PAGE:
I found great enjoyment in overcoming some of the really challenging segments, requiring precise timing for jumps and shifts.
Some levels require you to jump or fall through certain platforms, and generally, there are various ways to complete each level, which encourages experimentation. This design element also lends itself well to replayability, as with most levels, there are different routes one can take to get to the end portal.
There are also boss levels at the end of each dimension, in which you have to take on Lord Sker in his Dr. Robotnik-esque ship as he launches volleys of rockets and laser beams at Otis.
I did not find these boss levels overtly challenging compared to the regular levels, but they still required some repetition in order to overcome them without being fried or blown up by a laser beam or missile, respectively. That said, unlike the regular levels, there are no checkpoints, so dying means starting from the beginning.
You will notice that there are a bunch of different colored coins littering each level. These are used to purchase cute hats for our intrepid pug hero.
The hats serve no real purpose aside from making an already goofy-looking dog look a bit sillier and also giving completionists who love collectibles an extra challenge.
Most of the coins are gold in color, but there are some hats that can only be purchased using the rare purple coins. To get these, one will have to re-play some of the levels and use a different path to claim their prize.
Obstacles And Powerups
Most of the obstacles in Double Pug are spikes and pitfalls, but these are not the only things one should be wary of. Running into a wall and causing Otis to come to a stop will end your run as well.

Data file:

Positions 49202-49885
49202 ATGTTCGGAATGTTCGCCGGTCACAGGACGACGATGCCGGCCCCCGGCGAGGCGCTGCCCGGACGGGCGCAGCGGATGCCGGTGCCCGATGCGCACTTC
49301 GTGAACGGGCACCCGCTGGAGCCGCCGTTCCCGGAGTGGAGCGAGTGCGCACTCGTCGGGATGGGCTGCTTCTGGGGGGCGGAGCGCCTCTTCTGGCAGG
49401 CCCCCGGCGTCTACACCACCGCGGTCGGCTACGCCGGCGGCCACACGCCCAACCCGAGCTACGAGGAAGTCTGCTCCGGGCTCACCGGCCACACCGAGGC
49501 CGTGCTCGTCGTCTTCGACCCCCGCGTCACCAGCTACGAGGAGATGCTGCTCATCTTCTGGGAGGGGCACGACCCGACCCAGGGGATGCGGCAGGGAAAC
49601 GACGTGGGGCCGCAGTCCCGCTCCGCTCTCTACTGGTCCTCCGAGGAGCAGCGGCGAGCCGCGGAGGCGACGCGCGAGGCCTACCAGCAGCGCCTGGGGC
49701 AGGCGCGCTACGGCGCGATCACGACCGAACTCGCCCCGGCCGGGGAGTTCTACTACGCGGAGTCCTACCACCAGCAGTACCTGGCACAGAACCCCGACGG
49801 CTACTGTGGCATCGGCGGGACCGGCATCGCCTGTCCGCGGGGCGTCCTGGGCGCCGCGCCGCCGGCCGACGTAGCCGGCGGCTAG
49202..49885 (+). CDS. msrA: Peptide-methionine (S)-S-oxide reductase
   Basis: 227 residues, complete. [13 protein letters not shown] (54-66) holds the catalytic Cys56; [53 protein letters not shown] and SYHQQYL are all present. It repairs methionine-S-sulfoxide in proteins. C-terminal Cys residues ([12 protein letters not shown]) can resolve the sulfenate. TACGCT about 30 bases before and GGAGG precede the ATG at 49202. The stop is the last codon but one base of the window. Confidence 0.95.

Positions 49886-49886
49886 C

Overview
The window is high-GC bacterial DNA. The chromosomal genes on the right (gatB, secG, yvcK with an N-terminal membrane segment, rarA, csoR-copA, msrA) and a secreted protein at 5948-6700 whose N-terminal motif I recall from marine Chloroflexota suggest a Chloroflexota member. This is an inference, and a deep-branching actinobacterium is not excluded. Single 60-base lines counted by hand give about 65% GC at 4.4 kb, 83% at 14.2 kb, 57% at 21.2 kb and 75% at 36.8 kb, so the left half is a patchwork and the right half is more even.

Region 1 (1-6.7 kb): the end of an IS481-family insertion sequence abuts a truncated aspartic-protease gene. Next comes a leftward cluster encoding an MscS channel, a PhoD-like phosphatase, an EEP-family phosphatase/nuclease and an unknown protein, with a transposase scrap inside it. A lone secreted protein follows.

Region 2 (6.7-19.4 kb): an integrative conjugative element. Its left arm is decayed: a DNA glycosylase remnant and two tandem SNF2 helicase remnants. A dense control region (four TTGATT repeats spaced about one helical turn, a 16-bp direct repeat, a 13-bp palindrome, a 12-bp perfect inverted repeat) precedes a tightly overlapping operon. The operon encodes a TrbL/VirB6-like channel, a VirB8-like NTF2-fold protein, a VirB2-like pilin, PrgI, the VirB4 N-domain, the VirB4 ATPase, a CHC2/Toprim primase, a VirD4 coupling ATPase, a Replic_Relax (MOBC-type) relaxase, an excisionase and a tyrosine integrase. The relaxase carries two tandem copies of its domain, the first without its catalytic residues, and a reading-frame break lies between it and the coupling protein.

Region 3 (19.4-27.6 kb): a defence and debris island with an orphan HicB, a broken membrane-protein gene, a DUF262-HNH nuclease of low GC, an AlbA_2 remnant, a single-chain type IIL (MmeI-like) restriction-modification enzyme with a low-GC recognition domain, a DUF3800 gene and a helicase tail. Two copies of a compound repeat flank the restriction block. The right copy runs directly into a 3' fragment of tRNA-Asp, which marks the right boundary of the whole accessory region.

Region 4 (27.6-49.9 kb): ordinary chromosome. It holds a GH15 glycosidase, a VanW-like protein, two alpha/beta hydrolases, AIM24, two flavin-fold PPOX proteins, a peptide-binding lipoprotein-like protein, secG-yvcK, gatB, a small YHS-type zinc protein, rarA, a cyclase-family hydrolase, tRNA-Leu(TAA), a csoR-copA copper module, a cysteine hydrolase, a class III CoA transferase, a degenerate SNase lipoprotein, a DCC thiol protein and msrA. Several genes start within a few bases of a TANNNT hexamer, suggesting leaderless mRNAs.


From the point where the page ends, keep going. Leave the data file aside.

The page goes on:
Fortunately, there are some interesting powerups to be used here as well – one of which launches Otis as a type of super jump; another causes Otis to run at superspeed in spite of his pudgy little legs. My favorite one shrinks him into a miniature-sized puggo, which is really cute, and also allows him to take paths that would be inaccessible in his regular form.
Graphics – Simple Yet Stylish
The graphic style is simple, but it works well and goes to show that sometimes less really is more. The fast-paced gameplay benefits from this as there is little to distract the player from the task at hand. The characters are rendered in a paper cutout style similar to that of South Park, but the similarities are mostly superficial. It’s cute and blends in well with the simplistic level designs.
Each dimension has a different color scheme and backdrop. The use of color is important due to the fast gameplay – you have to be able to identify which platforms will be solid depending on which dimensional state Otis is in, and I am happy to report that the palettes that were chosen make this easy to do. This allows the player to focus on precisely timing his or her jumps and shifts.
Overall, while Double Pug Switch isn’t a graphical marvel, it is well-designed. This is especially apparent when looking at the overall character design and how it fits in with the level design. It’s easy to see that a lot of consideration went into making sure the player could stay focused on the challenging, enjoyable levels rather than somehow losing the character in the action.
Audio – Resonant Dimensions
Each dimension has an overall theme – industrial, prehistoric, among others. The soundtrack for each dimension follows the overall theme, with different renditions of the main theme for each level. I am pleased with the sonic variety in this game’s soundtrack. The different renditions of each dimension’s theme ensure that the music does not get too repetitive, even though most levels will require trial and error before you complete them.
I reviewed Double Pug Switch on Nintendo Switch. The game key was provided by Press Engine.